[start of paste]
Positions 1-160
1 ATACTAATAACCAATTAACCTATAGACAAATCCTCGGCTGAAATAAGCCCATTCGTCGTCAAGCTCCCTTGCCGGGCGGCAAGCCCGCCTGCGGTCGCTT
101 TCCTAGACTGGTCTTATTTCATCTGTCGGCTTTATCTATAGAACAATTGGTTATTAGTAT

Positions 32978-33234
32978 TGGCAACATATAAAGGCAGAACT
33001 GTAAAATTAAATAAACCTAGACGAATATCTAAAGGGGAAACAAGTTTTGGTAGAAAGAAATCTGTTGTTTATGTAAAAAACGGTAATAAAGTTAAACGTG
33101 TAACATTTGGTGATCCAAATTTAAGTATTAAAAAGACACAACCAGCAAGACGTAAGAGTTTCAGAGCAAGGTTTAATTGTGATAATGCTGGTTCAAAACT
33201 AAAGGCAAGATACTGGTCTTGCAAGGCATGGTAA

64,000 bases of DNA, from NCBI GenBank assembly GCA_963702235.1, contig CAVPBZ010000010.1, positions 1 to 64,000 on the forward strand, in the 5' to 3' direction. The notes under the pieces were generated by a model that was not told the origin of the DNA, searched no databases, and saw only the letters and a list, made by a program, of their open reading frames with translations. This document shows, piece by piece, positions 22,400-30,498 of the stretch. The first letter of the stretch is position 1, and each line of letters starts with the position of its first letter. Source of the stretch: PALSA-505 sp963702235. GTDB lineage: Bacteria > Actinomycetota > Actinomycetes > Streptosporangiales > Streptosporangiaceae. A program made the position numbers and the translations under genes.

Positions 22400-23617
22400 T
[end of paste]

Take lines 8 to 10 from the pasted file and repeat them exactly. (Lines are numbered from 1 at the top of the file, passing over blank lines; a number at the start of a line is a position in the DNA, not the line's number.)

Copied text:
33201 AAAGGCAAGATACTGGTCTTGCAAGGCATGGTAA

64,000 bases of DNA, from NCBI GenBank assembly GCA_963702235.1, contig CAVPBZ010000010.1, positions 1 to 64,000 on the forward strand, in the 5' to 3' direction. The notes under the pieces were generated by a model that was not told the origin of the DNA, searched no databases, and saw only the letters and a list, made by a program, of their open reading frames with translations. This document shows, piece by piece, positions 22,400-30,498 of the stretch. The first letter of the stretch is position 1, and each line of letters starts with the position of its first letter. Source of the stretch: PALSA-505 sp963702235. GTDB lineage: Bacteria > Actinomycetota > Actinomycetes > Streptosporangiales > Streptosporangiaceae. A program made the position numbers and the translations under genes.

Positions 22400-23617